• Thanks rackandboneman for the whole food option of kombu. Unfortunately it looks like kombu is on the no-no list because of the MSG. (Just like nuts and seeds and avocados are natural but no-no's.) I wish everything had a quantity of tyramine listed so we could learn "how much is too much," but until then, I just stay away from anything I know that has it—though allow limited lemon/lime juice as seasoning. (Which apparently was the wrong choice for dinner last night—a headache is dawning—ascorbic acid, here I come!)
    – C Baker
    Mar 5, 2017 at 10:16
  • Uh... so you are also glutamine/glutamate, not just tyramine, intolerant? Mar 6, 2017 at 8:41
  • Umm... I don't know how it biologically all fits together, but all the medical literature says that if you react to tyramine, stay away from MSG.
    – C Baker
    Mar 6, 2017 at 23:47

I don't have anything for miso, but I understand that tamari is similar in flavor to (if stronger than) soy sauce. If so, you might try mushroom catsup for a similar flavor profile, I find it very savory and versatile for the kinds of dishes you mention.

The recipe I've used (and linked) does contain apple cider vinegar, which might be problematic - I'm not that familiar with tyramine - but I found a list of vinegar substitutes which are, apparently, amine-allergy friendly.

I think the cider vinegar in mushroom catsup is just needed for acid and a bit of sweet flavor, so I think the substitute from the list (apple juice plus ascorbic acid) should be similar enough to work. Even if that doens't work for you, substituting some of the liquid for lemon juice might help (and maybe apple for the rest, for flavor), as the catsup has lemon flavor from zest already so it should not be an impossible change.

  • By the way Megha THANK YOU for the vinegar substitute list!!! I was looking for something like that the other day and couldn't find anything! While ascorbic acid isn't "whole food," I'm gonna go for it. I can experiment and see if we do okay with the whole food (lemon juice) instead of the ascorbic acid, but if not ascorbic acid I think is a tiny health risk--especially in comparison with other things.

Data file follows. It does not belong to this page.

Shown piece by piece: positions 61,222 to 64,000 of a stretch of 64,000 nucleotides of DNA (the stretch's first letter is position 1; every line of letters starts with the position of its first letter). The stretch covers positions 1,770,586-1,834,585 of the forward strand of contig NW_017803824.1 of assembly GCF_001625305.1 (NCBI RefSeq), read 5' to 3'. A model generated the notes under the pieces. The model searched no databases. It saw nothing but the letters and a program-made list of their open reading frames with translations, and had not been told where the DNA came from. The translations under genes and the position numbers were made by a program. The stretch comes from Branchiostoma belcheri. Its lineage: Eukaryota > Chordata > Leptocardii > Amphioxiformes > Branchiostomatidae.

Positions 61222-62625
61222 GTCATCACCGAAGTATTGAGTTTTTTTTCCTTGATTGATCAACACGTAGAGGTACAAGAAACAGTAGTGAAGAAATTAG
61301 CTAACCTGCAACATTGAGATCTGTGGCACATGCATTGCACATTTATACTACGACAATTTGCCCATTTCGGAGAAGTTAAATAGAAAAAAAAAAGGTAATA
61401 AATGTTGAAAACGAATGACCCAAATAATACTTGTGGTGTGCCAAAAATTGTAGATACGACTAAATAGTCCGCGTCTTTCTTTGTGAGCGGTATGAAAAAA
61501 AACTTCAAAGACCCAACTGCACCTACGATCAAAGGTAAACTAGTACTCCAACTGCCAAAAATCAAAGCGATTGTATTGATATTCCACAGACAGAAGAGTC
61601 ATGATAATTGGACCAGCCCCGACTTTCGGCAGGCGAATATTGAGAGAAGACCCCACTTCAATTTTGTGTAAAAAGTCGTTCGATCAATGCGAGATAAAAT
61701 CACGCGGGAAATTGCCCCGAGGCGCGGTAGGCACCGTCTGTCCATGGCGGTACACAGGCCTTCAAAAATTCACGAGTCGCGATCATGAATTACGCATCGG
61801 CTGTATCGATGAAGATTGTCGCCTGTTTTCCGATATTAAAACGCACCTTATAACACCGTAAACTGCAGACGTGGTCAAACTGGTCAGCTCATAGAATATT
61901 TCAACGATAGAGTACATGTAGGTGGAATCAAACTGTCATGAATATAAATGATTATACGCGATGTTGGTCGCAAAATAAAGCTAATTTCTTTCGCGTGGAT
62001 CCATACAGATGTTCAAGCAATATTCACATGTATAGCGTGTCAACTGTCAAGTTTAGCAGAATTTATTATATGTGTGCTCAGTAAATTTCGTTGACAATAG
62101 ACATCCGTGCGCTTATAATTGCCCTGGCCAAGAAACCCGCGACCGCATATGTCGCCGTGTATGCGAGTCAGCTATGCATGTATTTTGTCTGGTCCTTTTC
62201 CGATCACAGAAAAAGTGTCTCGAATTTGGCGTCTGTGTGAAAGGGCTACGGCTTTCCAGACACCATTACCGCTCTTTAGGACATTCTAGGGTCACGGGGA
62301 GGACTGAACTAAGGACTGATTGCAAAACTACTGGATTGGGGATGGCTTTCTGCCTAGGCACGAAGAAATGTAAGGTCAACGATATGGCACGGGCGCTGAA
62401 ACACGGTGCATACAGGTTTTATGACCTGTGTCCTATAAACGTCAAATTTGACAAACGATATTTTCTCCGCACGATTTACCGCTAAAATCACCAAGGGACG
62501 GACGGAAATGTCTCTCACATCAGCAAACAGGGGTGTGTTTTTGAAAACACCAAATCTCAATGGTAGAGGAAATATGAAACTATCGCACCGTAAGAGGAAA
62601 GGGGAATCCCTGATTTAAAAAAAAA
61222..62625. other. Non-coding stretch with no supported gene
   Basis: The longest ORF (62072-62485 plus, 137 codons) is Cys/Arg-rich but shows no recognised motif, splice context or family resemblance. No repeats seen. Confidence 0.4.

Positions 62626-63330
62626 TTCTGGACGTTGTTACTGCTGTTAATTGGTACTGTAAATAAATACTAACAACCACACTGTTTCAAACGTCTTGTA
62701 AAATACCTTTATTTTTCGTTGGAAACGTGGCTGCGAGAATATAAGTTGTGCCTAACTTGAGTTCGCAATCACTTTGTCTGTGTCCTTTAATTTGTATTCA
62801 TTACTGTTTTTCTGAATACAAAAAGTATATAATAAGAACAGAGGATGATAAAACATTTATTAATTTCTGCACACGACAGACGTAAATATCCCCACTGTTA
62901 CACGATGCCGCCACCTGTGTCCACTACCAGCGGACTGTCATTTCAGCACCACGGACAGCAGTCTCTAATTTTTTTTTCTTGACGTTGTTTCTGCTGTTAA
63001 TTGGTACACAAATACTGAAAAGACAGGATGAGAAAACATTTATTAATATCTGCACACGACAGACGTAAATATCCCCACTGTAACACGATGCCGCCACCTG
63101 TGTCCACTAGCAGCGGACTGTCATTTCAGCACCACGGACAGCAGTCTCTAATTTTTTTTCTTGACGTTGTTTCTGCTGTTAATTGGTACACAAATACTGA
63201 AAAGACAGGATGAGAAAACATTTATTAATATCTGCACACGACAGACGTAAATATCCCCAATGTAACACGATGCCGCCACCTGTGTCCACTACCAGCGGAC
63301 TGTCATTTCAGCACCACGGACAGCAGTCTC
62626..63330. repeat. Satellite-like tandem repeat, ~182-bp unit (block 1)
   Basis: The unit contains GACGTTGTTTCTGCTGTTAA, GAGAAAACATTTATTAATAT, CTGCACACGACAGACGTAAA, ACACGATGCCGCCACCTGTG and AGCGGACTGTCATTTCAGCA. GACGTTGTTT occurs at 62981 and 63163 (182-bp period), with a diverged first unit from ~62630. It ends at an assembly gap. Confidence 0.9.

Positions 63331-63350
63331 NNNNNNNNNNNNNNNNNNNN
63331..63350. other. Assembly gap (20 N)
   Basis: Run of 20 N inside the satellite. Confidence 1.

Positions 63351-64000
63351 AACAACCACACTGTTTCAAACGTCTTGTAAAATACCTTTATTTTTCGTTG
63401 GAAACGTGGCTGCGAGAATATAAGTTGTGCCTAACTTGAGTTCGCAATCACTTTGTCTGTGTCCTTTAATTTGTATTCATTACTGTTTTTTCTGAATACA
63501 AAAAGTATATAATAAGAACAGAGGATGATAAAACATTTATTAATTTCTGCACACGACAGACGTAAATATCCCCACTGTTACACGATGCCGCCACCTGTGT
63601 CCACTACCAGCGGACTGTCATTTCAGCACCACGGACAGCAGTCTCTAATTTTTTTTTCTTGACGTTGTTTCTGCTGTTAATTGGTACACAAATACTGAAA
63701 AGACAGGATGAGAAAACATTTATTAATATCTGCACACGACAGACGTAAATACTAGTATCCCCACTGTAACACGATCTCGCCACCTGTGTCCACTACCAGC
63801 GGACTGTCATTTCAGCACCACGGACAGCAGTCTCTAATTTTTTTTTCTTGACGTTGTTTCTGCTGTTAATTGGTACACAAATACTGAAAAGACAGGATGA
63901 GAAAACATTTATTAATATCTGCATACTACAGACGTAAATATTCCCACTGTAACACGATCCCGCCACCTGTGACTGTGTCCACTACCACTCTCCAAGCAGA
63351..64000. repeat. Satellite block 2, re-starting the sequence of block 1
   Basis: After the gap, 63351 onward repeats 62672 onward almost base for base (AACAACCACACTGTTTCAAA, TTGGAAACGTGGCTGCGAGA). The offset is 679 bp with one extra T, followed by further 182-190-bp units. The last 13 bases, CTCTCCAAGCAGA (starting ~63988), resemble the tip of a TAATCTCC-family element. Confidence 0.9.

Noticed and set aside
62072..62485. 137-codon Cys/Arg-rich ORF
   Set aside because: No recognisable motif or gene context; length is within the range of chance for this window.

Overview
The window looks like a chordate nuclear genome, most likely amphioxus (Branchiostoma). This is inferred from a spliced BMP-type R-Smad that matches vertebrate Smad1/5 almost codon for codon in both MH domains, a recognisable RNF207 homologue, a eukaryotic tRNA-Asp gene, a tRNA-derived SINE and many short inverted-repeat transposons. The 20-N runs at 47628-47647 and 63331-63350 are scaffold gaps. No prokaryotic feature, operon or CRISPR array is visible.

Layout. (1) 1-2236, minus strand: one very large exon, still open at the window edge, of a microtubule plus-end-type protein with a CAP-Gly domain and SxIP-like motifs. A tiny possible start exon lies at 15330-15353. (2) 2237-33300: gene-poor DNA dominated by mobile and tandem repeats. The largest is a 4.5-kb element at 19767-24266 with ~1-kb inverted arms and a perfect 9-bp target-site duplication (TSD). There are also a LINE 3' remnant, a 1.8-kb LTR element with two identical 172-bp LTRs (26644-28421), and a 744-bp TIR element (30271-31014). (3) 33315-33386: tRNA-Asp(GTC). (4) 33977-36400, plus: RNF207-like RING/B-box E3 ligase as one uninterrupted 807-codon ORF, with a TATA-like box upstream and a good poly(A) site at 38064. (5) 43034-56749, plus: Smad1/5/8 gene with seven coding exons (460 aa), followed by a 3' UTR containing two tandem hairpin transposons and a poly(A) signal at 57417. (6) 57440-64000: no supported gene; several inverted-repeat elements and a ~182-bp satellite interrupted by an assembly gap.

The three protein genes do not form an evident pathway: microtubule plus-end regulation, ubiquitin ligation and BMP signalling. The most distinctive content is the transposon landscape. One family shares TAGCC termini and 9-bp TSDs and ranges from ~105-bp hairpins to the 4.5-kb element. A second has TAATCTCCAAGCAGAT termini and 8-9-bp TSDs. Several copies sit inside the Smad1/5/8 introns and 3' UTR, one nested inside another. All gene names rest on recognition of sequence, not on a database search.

– C Baker
    Mar 5, 2017 at 9:53
  • @CBaker - I'm glad you found it useful :)
    – Megha
    Mar 5, 2017 at 20:08
  • One more thing... it looks like my post about the mushroom catsup didn't load. I had never heard of mushroom catsup. That is a very good idea and worth a try. I like how the dried seasoned mushrooms can be used later. Also, the low amine recipes site (with the vinegar substitutes) has a low amine recipe to replace soy sauce. While a bit more involved than I was hoping for, it looks like I may be able to tweak it to mellow it out for a tamari substitute. I hadn't considered doing a blueberry or pomegranate juice reduction as the base. Thanks again for taking the time to answer.
    – C Baker
    Mar 6, 2017 at 5:29
  • @CBaker - I've had posts go astray myself - possibly gremlins :) And mushroom catsup is lovely stuff, but not very common, which is a bit of a shame - but it does make it a good suggestion to offer, sometimes. And I've had my own troubles adapting recipes around my own dietary restrictions and intolerance, so I am really glad my suggestions have helped you.
    – Megha
    Mar 6, 2017 at 12:06

Bragg's coconut aminos aren't brewed so shouldn't have tyramine in it

  • And it’s not soy, as that’s one of the ‘avoid’ foods, too.
    – Joe
    Jul 7, 2023 at 22:26